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Lateral view of a Female Hexagenia limbata (Ephemeridae) (Hex) Mayfly Dun from the Namekagon River in Wisconsin
Hex Mayflies
Hexagenia limbata

The famous nocturnal Hex hatch of the Midwest (and a few other lucky locations) stirs to the surface mythically large brown trout that only touch streamers for the rest of the year.

Dorsal view of a Skwala (Perlodidae) (Large Springfly) Stonefly Nymph from the Yakima River in Washington
This Skwala nymph still has a couple months left to go before hatching, but it's still a good representative of its species, which was extremely abundant in my sample for a stonefly of this size. It's obvious why the Yakima is known for its Skwala hatch.
27" brown trout, my largest ever. It was the sub-dominant fish in its pool. After this, I hooked the bigger one, but I couldn't land it.
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Wbranch has attached these 10 pictures. The message is below.
Very Bright Hen
Resident Rainbow - Salmon River NY
Very colored up PA steelhead - mid November
Quite bright fish
Nice fresh steelie
Big ugly late November steelhead about 27".
28" dark Hen caught about an hour after the 27" male above.  What an awesome day!  Both fish put me way into the backing and I had to chase them down river.  Both were landed about 100 yards from where they were hooked. Like to give me a freaking heart attack.
Early October Hen
Looks more like a wild rainbow than a steelhead
Lovely colored mid October steelhead.  Was surprised it was so colorful for so early in the season.
Wbranch
Wbranch's profile picture
York & Starlight PA

Posts: 2635
Wbranch on Jan 4, 2017January 4th, 2017, 2:38 pm EST
Here are various colored steelhead - all caught in the Lake Erie tribs except for the one I'm gilling which I believe is a resident rainbow. I caught it in the Salmon River in NYS before I knew how to properly hold a fish I was going to release. As it turned out the guy I was with owned a fly shop and he wanted to mount the fish and put it in his shop.

So you can see from the pictures that Great Lakes steelhead come in many sizes and color variations. Hey but they are all good!
Catskill fly fisher for fifty-five years.
Roguerat
Roguerat's profile picture
Posts: 456
Roguerat on Jan 5, 2017January 5th, 2017, 3:50 am EST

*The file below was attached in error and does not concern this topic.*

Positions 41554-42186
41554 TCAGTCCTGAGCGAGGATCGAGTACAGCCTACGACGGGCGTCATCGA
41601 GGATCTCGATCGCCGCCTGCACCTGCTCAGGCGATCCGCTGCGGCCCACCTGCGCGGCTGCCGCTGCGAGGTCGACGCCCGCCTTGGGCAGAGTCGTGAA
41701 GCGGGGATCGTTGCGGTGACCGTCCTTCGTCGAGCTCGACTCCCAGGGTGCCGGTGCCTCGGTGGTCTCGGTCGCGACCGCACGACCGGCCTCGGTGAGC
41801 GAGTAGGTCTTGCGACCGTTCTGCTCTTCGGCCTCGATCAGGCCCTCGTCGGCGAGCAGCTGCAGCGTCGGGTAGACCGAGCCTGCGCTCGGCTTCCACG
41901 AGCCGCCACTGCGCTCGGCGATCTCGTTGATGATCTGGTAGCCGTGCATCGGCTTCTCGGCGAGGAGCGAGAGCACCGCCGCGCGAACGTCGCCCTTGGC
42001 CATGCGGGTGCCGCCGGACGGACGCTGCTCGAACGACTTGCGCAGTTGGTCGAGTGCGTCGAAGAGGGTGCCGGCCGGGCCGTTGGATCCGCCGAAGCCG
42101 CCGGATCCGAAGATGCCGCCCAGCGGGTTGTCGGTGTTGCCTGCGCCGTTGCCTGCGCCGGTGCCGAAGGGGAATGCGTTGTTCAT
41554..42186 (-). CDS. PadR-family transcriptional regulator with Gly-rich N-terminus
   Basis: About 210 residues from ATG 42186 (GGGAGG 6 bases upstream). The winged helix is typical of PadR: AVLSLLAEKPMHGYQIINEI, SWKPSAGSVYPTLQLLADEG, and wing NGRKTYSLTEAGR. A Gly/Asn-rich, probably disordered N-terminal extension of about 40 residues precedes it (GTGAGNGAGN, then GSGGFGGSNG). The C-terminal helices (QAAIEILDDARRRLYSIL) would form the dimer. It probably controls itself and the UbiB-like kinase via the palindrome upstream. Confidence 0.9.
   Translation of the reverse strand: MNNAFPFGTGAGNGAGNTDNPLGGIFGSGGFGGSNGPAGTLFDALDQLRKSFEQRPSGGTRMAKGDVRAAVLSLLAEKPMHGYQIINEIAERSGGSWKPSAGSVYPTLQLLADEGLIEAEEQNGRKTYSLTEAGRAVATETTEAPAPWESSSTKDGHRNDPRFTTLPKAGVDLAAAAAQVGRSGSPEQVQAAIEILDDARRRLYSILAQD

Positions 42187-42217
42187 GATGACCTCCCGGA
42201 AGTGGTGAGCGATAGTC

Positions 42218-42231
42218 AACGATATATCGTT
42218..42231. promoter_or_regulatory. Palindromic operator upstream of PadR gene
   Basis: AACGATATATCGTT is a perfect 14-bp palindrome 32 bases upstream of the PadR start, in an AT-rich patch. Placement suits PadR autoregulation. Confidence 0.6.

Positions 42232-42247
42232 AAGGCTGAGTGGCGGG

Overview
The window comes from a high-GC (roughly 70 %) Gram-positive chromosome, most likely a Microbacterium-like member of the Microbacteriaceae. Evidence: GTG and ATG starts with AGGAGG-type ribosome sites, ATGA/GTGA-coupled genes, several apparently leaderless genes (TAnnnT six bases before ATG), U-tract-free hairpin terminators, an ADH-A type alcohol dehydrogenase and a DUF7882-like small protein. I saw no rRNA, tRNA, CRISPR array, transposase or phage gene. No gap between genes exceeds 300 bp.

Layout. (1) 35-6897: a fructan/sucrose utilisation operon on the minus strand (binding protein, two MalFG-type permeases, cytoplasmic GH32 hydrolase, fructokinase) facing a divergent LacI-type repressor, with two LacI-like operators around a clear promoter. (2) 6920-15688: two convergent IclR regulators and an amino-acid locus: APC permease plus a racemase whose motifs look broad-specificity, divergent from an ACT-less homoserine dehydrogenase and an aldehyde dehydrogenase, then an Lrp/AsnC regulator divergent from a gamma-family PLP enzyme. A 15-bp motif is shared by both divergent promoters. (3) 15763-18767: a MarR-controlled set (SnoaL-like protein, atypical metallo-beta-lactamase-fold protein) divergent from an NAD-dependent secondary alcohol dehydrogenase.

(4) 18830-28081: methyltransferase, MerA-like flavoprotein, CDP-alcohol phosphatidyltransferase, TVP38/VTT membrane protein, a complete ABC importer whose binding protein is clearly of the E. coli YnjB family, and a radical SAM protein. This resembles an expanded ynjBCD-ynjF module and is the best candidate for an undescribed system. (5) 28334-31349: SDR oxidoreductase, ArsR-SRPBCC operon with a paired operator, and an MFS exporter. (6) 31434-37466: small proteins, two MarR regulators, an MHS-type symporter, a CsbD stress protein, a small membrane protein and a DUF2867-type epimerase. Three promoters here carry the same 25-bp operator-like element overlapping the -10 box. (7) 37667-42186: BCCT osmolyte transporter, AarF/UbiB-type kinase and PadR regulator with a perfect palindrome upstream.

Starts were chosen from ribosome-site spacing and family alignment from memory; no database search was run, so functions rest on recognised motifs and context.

Matt-

Nice pics and NICE fish! The steelhead I saw resembled the 'resident rainbow' fish in your pics, although with a much darker green-to-black dorsal coloration. Easy to see why they're called Rainbow Trout, though.

Given that the fish was below the dam- and 2x-3x as big as any stream-trout I've ever seen above the dam- I took it to be a steelhead that had some time in the river. Never know, though...

Roguerat

'Less is more...'

Ludwig Mies Vande Rohe
Wbranch
Wbranch's profile picture
York & Starlight PA

Posts: 2635
Wbranch on Jan 5, 2017January 5th, 2017, 4:00 am EST
Often resident, non steelhead, rainbows are shorter and have more full and robust bodies for their length. At least that is what I have seen in the few rivers I have fished.
Catskill fly fisher for fifty-five years.
Partsman
Partsman's profile picture
bancroft michigan

Posts: 321
Partsman on Jan 5, 2017January 5th, 2017, 11:28 pm EST
Matt, great pictures! While it has been many years since I have steelhead fished, I did catch a few what I belived to be resident rainbows and browns below Foote dam that were shaped just like footballs. The brightest steelhead I ever caught was in the early fall, probalbly following the salmon up as they spawned.

Mike.
Wbranch
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York & Starlight PA

Posts: 2635
Wbranch on Jan 6, 2017January 6th, 2017, 4:39 pm EST
Mike,

That very first silver hen is really a big fish. It is 29" from the end of the rod to the stripper guide and the tail of that fish is at least an inch past the end of the rod. I caught that fish in a shallow riffle no more than 12" deep on a #10 brown stonefly with a yellow body. You can just see the fly in the hook keeper. She was an awesome fish and fought bravely.
Catskill fly fisher for fifty-five years.
Oldredbarn
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Novi, MI

Posts: 2600
Oldredbarn on Mar 2, 2017March 2nd, 2017, 1:49 pm EST
Nice stuff, Matt! How do you end up on the stream, chasing steelies, with such nice looking weather?! No iced up guides and blowing snow...

What reel is that in the first pic? In fact, you have quite a variety of reels there that you have used over the years.

For years I have been looking for a spare spool for my Marryat MR8.5. Last year at my clubs garage sale I was walking along looking at all the stuff guys were trying to sell, and there was a spare spool! Only thing was he also had a reel and wanted to sell them all together...I bought them.

I just sent the reel to Oregon to have it swapped out from right to left reel...I thought of doing it myself, maybe giving you a call, but the guy is also going to clean and lube it...